On Friday 16 April 2004 4:25 pm, Mike Nolan wrote:
> Given the intermittent nature of the problem and its relative brevity
> (5-10 seconds), I don't know whether top offers the granularity needed to
> locate the bottleneck.
Our long running processes run on the order of multiple minutes (sometimes for
over an hour) and it's expected because the sql can be quite complex over
somewhat large datasets. But it's the bringing the server to it's knees,
that I'm trying to figure out how to address if we can. In other words, let
those long running processes run, but somehow still get decent performance
for "quick" requests.
Yours reminds me of what used to happen in our apps back when I worked in java
and the garbage collector kicked in. Suddenly everything would stop for
10-15s and then continue on. Sort of makes you think the app froze for some
> It happens on my development system, and I'm the only one on it. I know
> I've seen it on the production server, but I think it is a bit more
> common on the development server, though that may be a case of which system
> I spend the most time on. (Also, the production server is 1300 miles away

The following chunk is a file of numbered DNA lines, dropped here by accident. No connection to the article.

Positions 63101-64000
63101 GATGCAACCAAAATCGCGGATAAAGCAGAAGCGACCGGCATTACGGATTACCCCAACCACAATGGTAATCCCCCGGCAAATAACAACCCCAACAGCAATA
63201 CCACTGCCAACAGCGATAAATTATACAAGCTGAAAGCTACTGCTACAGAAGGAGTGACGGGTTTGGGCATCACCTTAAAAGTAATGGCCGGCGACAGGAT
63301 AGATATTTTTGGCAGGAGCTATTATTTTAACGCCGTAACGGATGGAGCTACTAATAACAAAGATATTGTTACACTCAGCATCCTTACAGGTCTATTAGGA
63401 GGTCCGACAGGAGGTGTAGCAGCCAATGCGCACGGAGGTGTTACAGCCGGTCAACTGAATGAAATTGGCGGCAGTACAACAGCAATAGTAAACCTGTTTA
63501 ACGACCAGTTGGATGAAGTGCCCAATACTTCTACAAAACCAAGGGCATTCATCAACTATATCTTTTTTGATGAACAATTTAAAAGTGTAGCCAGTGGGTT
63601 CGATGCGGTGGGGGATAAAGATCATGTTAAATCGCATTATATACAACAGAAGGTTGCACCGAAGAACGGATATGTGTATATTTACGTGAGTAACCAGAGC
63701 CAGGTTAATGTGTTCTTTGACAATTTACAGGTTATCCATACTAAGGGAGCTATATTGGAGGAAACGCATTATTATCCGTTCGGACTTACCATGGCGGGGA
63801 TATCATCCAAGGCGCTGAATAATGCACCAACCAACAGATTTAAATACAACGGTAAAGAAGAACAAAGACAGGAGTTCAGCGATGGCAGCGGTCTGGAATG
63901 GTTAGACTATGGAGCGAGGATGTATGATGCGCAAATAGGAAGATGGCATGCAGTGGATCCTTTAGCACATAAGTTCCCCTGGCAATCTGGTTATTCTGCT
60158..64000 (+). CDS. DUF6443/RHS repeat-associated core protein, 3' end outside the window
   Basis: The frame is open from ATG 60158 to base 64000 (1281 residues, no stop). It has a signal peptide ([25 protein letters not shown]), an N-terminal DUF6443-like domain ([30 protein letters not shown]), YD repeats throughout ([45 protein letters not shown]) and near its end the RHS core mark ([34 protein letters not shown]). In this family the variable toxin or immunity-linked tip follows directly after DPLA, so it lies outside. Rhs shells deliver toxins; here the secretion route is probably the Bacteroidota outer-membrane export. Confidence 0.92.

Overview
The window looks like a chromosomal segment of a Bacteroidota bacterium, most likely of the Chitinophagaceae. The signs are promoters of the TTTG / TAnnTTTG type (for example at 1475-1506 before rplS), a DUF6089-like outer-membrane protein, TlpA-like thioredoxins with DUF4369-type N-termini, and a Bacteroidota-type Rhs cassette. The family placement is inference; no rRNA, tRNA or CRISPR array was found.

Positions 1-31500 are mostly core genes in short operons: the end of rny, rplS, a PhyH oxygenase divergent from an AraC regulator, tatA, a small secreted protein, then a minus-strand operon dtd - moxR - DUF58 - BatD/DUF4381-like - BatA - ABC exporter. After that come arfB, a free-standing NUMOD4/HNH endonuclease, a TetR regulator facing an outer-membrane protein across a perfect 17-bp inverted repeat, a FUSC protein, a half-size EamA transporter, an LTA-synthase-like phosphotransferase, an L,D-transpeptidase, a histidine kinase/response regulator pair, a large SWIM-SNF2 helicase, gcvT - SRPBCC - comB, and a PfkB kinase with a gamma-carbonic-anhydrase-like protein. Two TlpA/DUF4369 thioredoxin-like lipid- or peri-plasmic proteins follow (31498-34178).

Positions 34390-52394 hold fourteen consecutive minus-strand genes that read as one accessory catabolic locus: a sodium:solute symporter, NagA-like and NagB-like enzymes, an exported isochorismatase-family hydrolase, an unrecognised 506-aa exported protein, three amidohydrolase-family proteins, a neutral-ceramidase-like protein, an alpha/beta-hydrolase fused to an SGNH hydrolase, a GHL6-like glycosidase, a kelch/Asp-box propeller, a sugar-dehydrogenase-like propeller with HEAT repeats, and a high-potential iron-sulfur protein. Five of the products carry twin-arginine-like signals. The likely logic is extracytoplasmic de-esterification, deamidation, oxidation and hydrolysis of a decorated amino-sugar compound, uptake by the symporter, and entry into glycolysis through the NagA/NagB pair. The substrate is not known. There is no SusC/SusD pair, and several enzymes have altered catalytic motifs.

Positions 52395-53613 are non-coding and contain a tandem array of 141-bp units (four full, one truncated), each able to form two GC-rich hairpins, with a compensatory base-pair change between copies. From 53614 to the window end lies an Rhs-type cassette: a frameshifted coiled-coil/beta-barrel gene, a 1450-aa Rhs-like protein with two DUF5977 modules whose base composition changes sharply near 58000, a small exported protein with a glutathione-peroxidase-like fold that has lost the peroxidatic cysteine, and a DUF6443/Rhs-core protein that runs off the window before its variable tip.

> with a DSL connection, so I may just be seeing network delays some of
> the time there.)
Interesting. Have you tried running a processor monitor and seeing if you are
getting a cpu or disk spike when you get the blips? Postgres has been pretty
constant for us in it's average runtime for any particular query. We do get
some fluctuation, but I've always attributed that to other things happening
in the background. I sometimes run gkrellm off the server just to "see"
what's happening on a macro scale. It's a great early indicator when we are
getting slammed one way or another (network, memory, processor, disk, etc).
Plus it shows a couple of seconds of history so you can see blips pretty
> one. That's because some of the users have mice that give double-clicks
> even when they only want one click.
Hmmm, never thought of doing that. Might be interesting to do something like
that in a few key places where we have problems.
> Mike Nolan
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